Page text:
We Must Go Further to Challenge Russia’s Disregard for International Norms

No qualms: President Vladimir Putin greets North Korean leader King Jong-un during the latter's visit to Russia in September 2023. Image: kremlin.ru / Wikimedia Commons / CC BY 4.0 DEED

Russia's persistent disregard for international norms requires a more robust response from the international financial community.

Russia has never been closer to the world’s most dangerous regimes and terrorist organisations. A recent report by RUSI describes the speed at which the Russian arms trade with North Korea has grown, highlighting just how close and dangerous the relationship between Russia and North Korea has become.

In exchange for armaments and munitions, Russia is suspected of providing technological aid for North Korean espionage and missile development programmes in direct violation of UN sanctions. Russia attacks Ukrainian civilians using North Korean munitions and in return enables North Korea to put more money and technological advances behind its threats to South Korea, Japan and the US. What began as posturing from Vladimir Putin and Kim Jong-Un has now grown into an unprecedented partnership between these two rogue states.

Budding Russo-North Korean relations are not an isolated incident – Russian cooperation with Iran has also risen to new heights. In pursuit of closer economic collaboration, Russian banks now support the transfer of funds to Iran. Russia also maintains an ever-increasing military partnership with Iran, exchanging fighter jets for drones and supporting Iranian nuclear ambitions. The Russian money and goods flowing into Iran’s coffers bolster the economic and military position of a globally recognised state sponsor of terrorism.

Russia is responsible for its own barrage of state-sponsored criminal cyber threats, not just in Ukraine but throughout the world. In the past two months alone, Russia has been accused of cyber attacks on the UK’s electoral commission, the official website of the British Royal Family, and the Polish rail network. The Russian crypto exchange Garantex was exposed very recently for processing funds linked to terrorist and criminal organisations and money laundering.

Not that this is Russia’s first or only foray into global criminal activity. Lest we forget, Russia admitted to funding the Wagner private military company out of its state budget in June, taking responsibility for the export of extortion, rape and mass murder across the globe. Nor does Moscow fund only Russian-based terrorist groups. Reports earlier this year revealed a budding alliance between Russia and Hizbullah, a globally recognised Lebanese terrorist group with ties to the murderous regime of Bashar al-Assad in Syria.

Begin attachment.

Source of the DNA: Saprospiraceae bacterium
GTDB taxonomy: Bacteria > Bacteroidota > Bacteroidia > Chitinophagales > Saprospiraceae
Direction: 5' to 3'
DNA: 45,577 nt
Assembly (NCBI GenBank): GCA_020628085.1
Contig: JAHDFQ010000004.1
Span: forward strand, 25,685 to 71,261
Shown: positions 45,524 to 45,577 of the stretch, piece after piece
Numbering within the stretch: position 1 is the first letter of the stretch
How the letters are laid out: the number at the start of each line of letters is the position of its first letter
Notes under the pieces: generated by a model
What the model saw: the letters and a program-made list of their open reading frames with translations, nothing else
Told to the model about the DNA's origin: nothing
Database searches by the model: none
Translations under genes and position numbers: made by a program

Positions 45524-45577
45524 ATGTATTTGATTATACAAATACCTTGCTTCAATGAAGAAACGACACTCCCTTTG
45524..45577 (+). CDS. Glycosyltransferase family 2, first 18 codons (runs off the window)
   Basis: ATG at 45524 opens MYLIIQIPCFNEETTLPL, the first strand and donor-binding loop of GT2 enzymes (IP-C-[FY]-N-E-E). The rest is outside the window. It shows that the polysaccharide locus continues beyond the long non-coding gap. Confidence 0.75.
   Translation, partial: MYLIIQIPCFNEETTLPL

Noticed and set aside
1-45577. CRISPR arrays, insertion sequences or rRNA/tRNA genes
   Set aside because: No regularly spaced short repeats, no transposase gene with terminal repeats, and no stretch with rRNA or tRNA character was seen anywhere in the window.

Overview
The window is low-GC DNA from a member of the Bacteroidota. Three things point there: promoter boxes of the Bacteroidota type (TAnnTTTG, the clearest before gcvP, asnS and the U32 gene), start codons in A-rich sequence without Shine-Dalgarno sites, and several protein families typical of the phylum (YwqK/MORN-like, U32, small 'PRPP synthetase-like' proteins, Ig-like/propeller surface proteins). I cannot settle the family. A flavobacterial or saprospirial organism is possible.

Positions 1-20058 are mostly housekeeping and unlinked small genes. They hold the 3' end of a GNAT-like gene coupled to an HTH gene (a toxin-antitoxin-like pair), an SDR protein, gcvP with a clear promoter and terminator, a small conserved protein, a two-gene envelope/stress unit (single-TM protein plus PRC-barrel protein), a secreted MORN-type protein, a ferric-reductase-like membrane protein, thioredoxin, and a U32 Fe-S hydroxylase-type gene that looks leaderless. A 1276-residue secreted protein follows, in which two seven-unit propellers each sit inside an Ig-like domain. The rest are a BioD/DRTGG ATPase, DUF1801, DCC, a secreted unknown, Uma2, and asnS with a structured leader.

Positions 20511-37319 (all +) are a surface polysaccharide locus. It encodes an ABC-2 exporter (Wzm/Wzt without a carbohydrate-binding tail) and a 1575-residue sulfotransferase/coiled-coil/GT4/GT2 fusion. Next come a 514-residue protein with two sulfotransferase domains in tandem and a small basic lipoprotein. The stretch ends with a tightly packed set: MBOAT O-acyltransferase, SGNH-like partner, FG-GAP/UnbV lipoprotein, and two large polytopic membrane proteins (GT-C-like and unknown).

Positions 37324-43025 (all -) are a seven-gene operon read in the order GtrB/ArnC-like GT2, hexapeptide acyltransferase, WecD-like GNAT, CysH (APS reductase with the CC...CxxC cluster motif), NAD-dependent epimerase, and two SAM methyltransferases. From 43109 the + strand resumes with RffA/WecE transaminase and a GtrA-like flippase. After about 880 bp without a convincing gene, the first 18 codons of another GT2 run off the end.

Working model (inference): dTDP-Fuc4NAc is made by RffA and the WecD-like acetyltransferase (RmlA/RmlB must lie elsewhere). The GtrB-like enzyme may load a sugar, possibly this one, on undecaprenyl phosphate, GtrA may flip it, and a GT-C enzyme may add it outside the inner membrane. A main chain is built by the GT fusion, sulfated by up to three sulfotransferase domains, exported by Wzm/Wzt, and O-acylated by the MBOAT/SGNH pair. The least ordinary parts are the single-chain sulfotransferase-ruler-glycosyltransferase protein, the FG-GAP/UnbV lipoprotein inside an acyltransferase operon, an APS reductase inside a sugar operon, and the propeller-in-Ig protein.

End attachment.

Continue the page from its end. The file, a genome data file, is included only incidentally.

We Ukrainians are grateful to our allies for the decisive actions they have already taken. But we must understand that Russia continues in its attempts to up-end the integrity of the international financial system and sow chaos and destruction around the globe. The evidence is indisputable that Russia’s illicit activities threaten the international rule of law and global peace and security. Russia’s ever-increasing violations of international norms demonstrate that we must do more to counter these threats.

As Putin’s global war machine continues to ramp up, the eyes of the world will focus more acutely on the entities responsible for funding Russia’s atrocities

The good news is that there are options available to us.

Let’s start with the Financial Action Task Force (FATF), an intergovernmental group designed to counter global money laundering and terrorist financing, which is holding its latest plenary meeting in Paris this week. FATF suspended Russia's membership to prevent the Kremlin from influencing decision-making. The Egmont Group, the global collaboration of financial intelligence units, has also suspended Russia, cutting it off from an important source of financial intelligence provided by Egmont's Secure Web information exchange service.

Nonetheless, Russia continues to openly sponsor terrorism and build commercial and defence relations with UN-sanctioned and FATF-blacklisted states. FATF must acknowledge this reality and go one step further by escalating measures to counter the risks from Russia at its current plenary.

Individual states must also act by officially recognising Russia as a high-risk jurisdiction in their domestic legislation. This would unlock policy tools such as risk advisories and market guidance, just two of many regulatory options available to them.

Finally, businesses exposed to Russian entities or the Russian financial system should insulate themselves from risk by enhancing their due diligence procedures. With scrutiny of Russia’s actions on the rise, it will become even more essential for businesses to avoid unknowingly participating in money laundering or financing terrorism.

As Putin’s global war machine continues to ramp up, the eyes of the world will focus more acutely on the entities responsible for funding Russia’s atrocities. Businesses and policymakers must act now to ensure they stay on the right side of history.

The views expressed in this Commentary are the author’s, and do not represent those of RUSI or any other institution.

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Igor Cherkaskyi

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